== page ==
willingness to attempt to understand alternative views, to respect and appreciate cultural diversity, and to
have an open and critical mind. Thus, the IB film course can become a way for the student to celebrate the
international and intercultural dynamic that inspires and sustains a type of contemporary film, while
appreciating specifically local origins that have given rise to cinematic production in many parts of the
world.

Course Objectives and Outcomes

For any student to create, to present and to study film requires courage, passion and curiosity: courage to
create individually and as part of a team, to explore ideas through action and harness the imagination, and
to experiment; passion to communicate and to act communally, and to research and formulate ideas
eloquently; curiosity about self and others and the world around them, about different traditions, techniques
and knowledge, about the past and the future, and about the limitless possibilities of human expression
through film.

At the core of the IB film course lies a concern with clarity of understanding, critical thinking, reflective
analysis, effective involvement and imaginative synthesis that is achieved through practical engagement in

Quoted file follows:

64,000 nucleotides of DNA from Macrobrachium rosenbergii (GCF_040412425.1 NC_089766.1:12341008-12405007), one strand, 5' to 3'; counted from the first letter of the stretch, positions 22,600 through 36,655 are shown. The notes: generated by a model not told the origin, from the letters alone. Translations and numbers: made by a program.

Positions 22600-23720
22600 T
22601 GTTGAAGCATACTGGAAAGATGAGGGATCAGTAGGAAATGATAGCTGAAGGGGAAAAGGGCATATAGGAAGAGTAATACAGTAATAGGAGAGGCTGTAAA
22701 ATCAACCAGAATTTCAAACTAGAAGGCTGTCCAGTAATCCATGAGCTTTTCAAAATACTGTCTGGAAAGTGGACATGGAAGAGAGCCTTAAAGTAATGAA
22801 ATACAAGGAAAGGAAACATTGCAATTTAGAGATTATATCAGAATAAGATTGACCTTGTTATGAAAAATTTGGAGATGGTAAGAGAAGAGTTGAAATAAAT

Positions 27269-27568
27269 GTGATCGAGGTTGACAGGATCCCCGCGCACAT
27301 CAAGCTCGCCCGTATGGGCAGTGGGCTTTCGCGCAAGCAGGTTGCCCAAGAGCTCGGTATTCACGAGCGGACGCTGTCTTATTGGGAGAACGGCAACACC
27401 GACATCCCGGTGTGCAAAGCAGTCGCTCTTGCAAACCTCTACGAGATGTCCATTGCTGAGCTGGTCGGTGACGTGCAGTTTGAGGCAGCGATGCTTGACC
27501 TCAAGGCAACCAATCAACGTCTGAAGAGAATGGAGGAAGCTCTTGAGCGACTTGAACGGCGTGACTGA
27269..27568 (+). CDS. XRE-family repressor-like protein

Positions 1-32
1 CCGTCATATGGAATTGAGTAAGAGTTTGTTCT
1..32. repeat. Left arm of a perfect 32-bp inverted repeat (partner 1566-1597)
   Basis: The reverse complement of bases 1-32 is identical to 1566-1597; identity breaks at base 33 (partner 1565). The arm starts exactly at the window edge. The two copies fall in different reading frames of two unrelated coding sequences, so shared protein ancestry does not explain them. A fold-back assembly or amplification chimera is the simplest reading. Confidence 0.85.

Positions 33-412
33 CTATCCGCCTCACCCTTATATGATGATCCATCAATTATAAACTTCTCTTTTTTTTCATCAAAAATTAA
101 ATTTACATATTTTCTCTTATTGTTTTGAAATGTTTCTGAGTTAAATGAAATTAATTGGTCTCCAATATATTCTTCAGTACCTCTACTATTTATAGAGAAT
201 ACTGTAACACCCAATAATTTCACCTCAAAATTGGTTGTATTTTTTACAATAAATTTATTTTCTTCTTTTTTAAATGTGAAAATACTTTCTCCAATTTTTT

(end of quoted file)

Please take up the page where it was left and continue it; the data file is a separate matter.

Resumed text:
the art and craft of film.


Class Rules:
Be on time and be prepared.
Respect yourselves, others, and your surroundings.
Film class is for film. Not math, not social studies. Film.
Practice Artistic Integrity and Create Your Own Original Work!
Be responsible for yourself and your fellow filmmakers. Everyone is responsible for cleaning their own area, the classroom, AND helping each other in order to leave on time.
Follow all rules in the SAS student handbook.

Make-up Work & Late Work:
  • · Due dates and deadlines for major projects are given in advance. It is up to you to schedule your time appropriately.
  • ·Projects or individual components may be reworked in order to better demonstrate your learning. The request to rework an assignment must be made within 3 days of receiving your assignment or project grade. You will need to complete a re-submittal plan that outlines the learning that you plan to demonstrate, and have it approved by your teacher before the project can be revised. After the form has been turned in, you and your teacher will discuss your learning plan. All reworked/resubmitted pieces are due by the end of the next project.